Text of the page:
Britain’s National Health Service is in crisis, with sky-high and still-rising waiting lists and huge delays in emergency services. It’s the predictable result of over a decade of Tory-imposed austerity.
Nurses and supporters striking on a picket line outside Saint Thomas Hospital on December 20, 2022, in London. (Andrew Aitchison / In Pictures via Getty Images)
In ten years from 2000, a decade of sustained investment by a New Labour government managed to repair much of the damage done to the National Health Service (NHS) by twenty-one years of underfunding. Then, in 2010, David Cameron’s government threw that into reverse with a new decade of austerity.
That’s why the performance of England’s NHS is now the worst ever, with sky-high and still-rising waiting lists, huge delays in emergency services, and dwindling numbers of general practitioners (GPs) struggling to deliver increased numbers of appointments. Latest figures show fewer than 100,000 acute beds available and a record 96 percent bed occupancy.
It’s this lack of capacity that is causing desperate delays. In November, 37,837 patients waited more than twelve hours on trolleys in Accident and Emergency (A&E), a thirty-four-fold increase from 1,111 before the pandemic in November 2019 — despite numbers of emergency admissions almost 8 percent lower than 2019.
In England, there were more twelve-hour trolley waits in January to November 2022 (293,275) than in the previous ten years combined. Recent trolley waits have been as long as ninety-nine hours.
It was not strike action or COVID that almost doubled England’s waiting list from 2.5 million in 2010 to 4.6 million at the end of 2019, nor have strikes been the cause of the subsequent rise to 7.2 million. It was not industrial action but systematic government underfunding and lack of NHS capacity that meant 2.91 million patients had been waiting over eighteen weeks for treatment in October 2022, with 410,983 of them waiting over a year.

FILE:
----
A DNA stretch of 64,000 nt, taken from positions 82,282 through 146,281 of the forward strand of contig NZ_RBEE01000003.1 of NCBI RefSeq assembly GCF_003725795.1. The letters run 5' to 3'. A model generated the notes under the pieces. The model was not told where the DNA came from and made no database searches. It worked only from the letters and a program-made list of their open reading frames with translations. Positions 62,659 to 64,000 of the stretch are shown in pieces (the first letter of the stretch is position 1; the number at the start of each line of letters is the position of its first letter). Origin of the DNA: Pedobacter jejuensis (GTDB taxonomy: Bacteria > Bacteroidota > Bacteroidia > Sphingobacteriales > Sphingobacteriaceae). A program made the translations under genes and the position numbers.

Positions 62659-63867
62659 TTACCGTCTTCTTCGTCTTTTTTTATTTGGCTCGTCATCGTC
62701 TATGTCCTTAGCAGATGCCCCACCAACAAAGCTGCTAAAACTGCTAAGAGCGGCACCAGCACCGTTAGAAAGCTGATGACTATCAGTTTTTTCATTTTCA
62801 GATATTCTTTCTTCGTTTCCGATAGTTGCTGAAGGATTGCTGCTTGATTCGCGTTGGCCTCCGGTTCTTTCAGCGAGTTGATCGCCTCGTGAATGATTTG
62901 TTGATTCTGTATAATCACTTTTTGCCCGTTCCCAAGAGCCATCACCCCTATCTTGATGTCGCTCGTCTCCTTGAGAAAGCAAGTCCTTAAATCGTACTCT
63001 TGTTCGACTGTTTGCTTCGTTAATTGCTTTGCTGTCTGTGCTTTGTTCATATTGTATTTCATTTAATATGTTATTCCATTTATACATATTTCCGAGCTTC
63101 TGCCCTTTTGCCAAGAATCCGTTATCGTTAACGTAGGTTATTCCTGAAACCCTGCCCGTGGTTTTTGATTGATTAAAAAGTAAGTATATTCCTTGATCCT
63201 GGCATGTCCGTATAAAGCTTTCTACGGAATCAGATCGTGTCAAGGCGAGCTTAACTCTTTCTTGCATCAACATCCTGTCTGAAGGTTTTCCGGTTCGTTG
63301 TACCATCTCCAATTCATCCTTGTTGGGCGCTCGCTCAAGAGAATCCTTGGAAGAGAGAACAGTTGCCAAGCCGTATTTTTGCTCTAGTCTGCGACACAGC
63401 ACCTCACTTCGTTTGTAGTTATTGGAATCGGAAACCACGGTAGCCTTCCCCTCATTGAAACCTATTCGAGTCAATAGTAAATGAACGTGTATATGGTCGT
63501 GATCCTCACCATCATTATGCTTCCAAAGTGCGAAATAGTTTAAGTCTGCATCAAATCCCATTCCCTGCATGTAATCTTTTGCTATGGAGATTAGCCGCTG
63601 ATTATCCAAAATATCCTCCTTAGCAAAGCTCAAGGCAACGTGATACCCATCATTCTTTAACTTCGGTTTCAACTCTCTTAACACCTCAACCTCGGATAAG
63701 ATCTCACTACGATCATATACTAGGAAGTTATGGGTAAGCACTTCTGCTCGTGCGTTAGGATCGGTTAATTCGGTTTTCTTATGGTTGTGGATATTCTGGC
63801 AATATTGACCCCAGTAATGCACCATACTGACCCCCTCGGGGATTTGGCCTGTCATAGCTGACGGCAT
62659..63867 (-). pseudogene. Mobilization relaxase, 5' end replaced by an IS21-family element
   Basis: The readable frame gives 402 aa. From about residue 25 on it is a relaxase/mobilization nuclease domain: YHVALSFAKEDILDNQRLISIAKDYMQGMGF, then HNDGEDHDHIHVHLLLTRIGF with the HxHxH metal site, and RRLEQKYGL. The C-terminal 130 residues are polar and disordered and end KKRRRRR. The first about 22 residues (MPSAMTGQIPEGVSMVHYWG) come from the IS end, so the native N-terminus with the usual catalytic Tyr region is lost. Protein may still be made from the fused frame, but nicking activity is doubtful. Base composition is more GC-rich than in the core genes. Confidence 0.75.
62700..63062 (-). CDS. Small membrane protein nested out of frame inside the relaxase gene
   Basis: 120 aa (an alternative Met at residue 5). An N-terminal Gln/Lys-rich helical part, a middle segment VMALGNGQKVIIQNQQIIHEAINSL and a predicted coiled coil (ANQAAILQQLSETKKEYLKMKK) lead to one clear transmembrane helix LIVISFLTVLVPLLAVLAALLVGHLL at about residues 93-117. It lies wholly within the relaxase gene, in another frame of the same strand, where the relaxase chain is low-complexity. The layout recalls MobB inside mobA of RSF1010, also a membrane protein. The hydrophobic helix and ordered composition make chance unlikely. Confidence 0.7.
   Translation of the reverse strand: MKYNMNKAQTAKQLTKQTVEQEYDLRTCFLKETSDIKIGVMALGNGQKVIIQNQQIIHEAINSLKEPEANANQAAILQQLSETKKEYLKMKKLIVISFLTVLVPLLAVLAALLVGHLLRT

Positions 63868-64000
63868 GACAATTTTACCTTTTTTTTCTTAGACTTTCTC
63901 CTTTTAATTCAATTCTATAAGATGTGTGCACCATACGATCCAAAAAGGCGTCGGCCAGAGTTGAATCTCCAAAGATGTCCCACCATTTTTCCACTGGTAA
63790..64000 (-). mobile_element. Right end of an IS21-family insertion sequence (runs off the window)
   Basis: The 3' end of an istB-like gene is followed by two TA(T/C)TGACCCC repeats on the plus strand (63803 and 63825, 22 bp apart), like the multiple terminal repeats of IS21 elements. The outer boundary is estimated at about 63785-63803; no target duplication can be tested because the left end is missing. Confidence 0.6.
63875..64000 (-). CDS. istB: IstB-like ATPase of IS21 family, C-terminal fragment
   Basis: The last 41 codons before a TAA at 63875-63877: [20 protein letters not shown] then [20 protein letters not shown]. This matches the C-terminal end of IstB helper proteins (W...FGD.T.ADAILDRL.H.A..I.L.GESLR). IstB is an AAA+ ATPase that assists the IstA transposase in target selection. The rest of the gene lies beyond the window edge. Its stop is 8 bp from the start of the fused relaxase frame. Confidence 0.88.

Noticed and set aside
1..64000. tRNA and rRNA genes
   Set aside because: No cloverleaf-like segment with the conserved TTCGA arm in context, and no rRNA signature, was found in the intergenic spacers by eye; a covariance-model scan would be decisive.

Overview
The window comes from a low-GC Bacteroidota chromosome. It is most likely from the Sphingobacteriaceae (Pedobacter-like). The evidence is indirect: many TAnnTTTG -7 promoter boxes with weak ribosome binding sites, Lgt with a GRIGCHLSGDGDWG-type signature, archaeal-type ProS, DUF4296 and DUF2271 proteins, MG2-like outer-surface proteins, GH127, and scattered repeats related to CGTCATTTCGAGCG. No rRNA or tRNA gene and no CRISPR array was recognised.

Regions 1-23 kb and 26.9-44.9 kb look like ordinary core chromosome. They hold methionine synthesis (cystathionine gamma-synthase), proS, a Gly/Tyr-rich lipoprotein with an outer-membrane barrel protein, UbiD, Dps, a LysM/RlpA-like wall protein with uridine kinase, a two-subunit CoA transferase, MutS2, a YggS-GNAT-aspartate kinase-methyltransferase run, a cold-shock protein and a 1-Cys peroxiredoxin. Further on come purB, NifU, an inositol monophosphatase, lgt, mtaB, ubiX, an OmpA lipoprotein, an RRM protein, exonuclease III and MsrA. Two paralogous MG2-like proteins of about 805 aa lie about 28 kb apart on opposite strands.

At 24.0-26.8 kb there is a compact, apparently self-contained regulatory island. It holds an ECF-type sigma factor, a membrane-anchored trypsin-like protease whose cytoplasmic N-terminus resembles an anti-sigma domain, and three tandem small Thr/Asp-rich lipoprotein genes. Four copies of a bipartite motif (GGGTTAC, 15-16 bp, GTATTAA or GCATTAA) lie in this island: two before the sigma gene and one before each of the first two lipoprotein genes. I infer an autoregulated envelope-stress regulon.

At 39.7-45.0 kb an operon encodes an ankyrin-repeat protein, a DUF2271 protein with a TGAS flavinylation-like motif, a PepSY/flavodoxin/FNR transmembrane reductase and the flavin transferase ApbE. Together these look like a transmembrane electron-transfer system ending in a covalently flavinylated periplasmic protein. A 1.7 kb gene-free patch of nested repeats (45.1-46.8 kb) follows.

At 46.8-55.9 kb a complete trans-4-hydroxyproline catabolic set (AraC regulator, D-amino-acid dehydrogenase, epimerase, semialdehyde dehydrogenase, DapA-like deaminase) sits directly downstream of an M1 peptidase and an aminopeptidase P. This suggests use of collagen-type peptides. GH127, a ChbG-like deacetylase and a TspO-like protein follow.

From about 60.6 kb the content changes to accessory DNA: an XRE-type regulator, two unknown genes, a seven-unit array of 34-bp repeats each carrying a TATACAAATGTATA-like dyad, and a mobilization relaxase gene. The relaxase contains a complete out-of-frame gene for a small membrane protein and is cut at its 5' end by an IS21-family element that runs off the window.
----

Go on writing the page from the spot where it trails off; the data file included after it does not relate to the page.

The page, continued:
Shortages of staff, beds, and cash have meant key cancer performance targets have not been met since 2014. And when Boris Johnson called the general election in December 2019, more than one in five cancer patients was already waiting more than two months to start treatment.
There are also grim delays in accessing mental health care for adults and for children — with increasing use of long-distance referrals to private beds for lack of NHS capacity.
The other side of capacity is staffing: a widening gulf of unfilled vacancies, up 29 percent in a year to 133,000, including one in eight nurses, as exhausted and frustrated staff leave — some for better-paid jobs, others to escape the stress and trauma of trying to keep services going and patients safe.
The Royal College of Emergency Medicine warns the emergency delays could be costing between three hundred and five hundred people their lives per week, and ambulance chiefs have warned 160,000 patients a year are being harmed, while the Society for Acute Medicine warns the situation in A&E is “unbearable.” The NHS Confederation is now arguing the lack of capacity flows from twelve years of austerity, and the British Medical Association chair, Professor Phil Banfield, has insisted that the underfunding has been caused by a “political choice” made by this and previous governments since 2010.
Even the Tory loyalist Daily Telegraph has admitted that there was no crisis and performance was strong on waiting times and emergency care when David Cameron’s government in 2010 took control and slammed the brakes on NHS funding.